Otl Aicher was one of Germany's leading designers whose work was a big influence on my education. Hi main focus was on crisp, clear visual language and legibility, stripped of all arty and unnecessary things. His believe was that a good design is a design which works in reality and which serves everyday life and human being.*
Otl Aicher was the director of the "Hochschule für Gestaltung" in Ulm, which in the beginning was leaning heavily towards the Bauhaus and, over the time, developed own design principles, now famously known as "The Ulm Model".
Together with his colleagues, Otl Aicher designed the corporate identity of Lufthansa and was involved in product design for the electrical appliance company Braun. The HfG defined what we call today "Visual Communication"
After the Ulmer Hochschule für Gestaltung had to be closed for political reasons, Otl Aicher was commissioned as the head designer for the Olympic Games 1972 in Munich. This was - in the eyes of the design community - his biggest achievement, as these were the first Olympic Games in Germany after Hitler's 1936 Games in Berlin. Aicher had to create an image that had to correct everything the image of the Berlin Games had presented to the world.
The pictograms he developed as part of the Olympic design are stillin use worldwide today.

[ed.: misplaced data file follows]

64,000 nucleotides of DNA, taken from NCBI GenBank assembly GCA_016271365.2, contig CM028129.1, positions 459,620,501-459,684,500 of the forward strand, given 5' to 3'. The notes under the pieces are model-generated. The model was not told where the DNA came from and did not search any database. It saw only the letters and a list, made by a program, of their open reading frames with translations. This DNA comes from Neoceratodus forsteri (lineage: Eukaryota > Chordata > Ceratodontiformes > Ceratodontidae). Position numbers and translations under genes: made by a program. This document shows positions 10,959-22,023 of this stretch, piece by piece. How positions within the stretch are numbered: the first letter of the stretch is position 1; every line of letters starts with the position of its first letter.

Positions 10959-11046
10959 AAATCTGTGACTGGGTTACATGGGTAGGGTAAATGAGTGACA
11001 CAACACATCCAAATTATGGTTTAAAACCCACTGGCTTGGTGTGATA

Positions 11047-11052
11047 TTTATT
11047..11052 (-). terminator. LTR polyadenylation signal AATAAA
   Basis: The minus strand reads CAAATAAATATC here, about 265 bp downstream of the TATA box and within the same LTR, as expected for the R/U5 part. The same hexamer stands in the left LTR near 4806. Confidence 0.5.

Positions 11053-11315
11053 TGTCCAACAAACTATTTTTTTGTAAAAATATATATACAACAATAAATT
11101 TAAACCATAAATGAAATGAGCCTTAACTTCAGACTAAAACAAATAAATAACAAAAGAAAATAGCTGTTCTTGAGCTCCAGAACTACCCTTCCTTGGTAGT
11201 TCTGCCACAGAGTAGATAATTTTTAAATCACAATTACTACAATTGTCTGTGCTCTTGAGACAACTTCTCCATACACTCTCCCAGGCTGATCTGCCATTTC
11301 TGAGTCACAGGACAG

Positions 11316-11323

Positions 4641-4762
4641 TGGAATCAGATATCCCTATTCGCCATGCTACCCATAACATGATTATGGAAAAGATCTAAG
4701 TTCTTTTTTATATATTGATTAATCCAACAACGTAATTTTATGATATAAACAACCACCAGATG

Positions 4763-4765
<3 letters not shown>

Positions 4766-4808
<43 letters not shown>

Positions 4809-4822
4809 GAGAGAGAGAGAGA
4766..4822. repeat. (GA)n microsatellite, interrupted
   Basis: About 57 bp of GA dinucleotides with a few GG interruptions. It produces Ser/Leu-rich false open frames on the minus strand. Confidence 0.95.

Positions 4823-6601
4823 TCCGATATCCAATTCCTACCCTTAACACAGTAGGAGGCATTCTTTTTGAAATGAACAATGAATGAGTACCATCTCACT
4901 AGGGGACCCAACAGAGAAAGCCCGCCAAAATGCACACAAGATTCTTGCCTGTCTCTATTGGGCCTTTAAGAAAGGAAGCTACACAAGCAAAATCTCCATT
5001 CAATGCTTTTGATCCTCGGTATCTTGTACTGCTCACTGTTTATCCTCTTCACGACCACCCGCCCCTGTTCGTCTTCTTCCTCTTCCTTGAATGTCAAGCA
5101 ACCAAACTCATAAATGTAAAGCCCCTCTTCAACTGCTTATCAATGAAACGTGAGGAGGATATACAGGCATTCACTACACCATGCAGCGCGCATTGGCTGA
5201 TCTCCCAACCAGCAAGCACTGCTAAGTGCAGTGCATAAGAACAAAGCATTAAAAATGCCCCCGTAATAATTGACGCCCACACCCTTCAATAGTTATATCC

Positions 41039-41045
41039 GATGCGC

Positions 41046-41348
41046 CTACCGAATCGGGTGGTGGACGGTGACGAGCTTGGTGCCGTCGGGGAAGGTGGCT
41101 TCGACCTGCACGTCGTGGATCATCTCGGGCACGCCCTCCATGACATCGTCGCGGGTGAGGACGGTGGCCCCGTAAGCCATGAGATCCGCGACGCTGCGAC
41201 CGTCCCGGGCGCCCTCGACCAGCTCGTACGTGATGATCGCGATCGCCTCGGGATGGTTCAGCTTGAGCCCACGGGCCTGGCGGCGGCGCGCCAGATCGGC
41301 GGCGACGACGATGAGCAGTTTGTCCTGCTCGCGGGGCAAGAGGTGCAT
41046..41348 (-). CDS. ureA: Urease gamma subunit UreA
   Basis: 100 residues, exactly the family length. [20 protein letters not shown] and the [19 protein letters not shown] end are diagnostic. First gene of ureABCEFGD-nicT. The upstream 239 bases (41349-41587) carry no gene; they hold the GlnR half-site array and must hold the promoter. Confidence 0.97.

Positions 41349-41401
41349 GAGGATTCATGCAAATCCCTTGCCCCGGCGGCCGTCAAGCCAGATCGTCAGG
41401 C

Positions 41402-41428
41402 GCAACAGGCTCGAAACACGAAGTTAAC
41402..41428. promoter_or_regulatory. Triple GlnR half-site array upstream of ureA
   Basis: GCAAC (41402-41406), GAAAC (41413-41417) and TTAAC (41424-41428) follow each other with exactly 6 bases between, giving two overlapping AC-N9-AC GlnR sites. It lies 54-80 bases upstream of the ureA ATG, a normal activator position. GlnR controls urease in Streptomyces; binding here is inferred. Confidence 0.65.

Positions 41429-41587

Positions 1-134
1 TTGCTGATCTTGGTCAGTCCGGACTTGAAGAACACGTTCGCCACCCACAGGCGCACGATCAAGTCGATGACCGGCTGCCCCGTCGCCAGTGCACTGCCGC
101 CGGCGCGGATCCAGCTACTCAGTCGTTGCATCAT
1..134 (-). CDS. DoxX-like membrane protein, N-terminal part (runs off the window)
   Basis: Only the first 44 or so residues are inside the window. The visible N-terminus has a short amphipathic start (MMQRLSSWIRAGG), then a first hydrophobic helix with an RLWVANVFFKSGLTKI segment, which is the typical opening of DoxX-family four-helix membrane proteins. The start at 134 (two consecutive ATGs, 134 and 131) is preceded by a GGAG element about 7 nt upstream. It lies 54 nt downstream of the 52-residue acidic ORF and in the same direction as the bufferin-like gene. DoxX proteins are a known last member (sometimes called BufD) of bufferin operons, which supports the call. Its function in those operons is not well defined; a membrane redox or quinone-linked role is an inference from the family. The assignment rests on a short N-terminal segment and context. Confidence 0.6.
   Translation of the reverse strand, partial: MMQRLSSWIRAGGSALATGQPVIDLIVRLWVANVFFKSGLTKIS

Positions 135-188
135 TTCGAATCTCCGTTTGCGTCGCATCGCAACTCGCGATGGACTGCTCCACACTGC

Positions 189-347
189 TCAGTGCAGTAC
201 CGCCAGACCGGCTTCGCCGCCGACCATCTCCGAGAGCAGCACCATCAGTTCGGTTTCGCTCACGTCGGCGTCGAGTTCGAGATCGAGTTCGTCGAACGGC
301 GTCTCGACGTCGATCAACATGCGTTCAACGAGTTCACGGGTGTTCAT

Later on he created Corporate Identities for institutions and banks like ZDF, Dresdner Bank, Sparkasse and Westdeutsche Landesbank, Munich Airport, Deutsche Airbus.
His font Rotis, developed in 1988, is today one of the world's best known and recognized fonts.
Just by coincidence some of my teachers at Uni and my first employer were students of Aicher and huge fans of his meticulous and exact designs.
His specific way to utilise grids and to work with white space became pretty soon second nature to us.
I remember, that in my first job after uni, when we worked on brochures for Deutsche Airbus/Aerospace, my boss flew regularly from the North of Germany to Rotis in the South to have Otl Aicher checked the artwork and to give us his OK (not always easy to get).
For those early brochures we were only allowed to use the colours red and black - full colour came only later. The planes for example were drawn by hand and angles had to be on 45º. And we could be sure that each time Aicher would find elements which were one millimeter out of line within seconds.
Deutsche Aerospace/Airbus brochures, 1990/91
I'm using more colour today and I can't always implement Aichers strict design rules, but I am still fascinated by his work and his way of thinking.
PS: I just got send this link which shows London's design consultancy Bibliothèque's collection of Aicher's 72 Olympics work: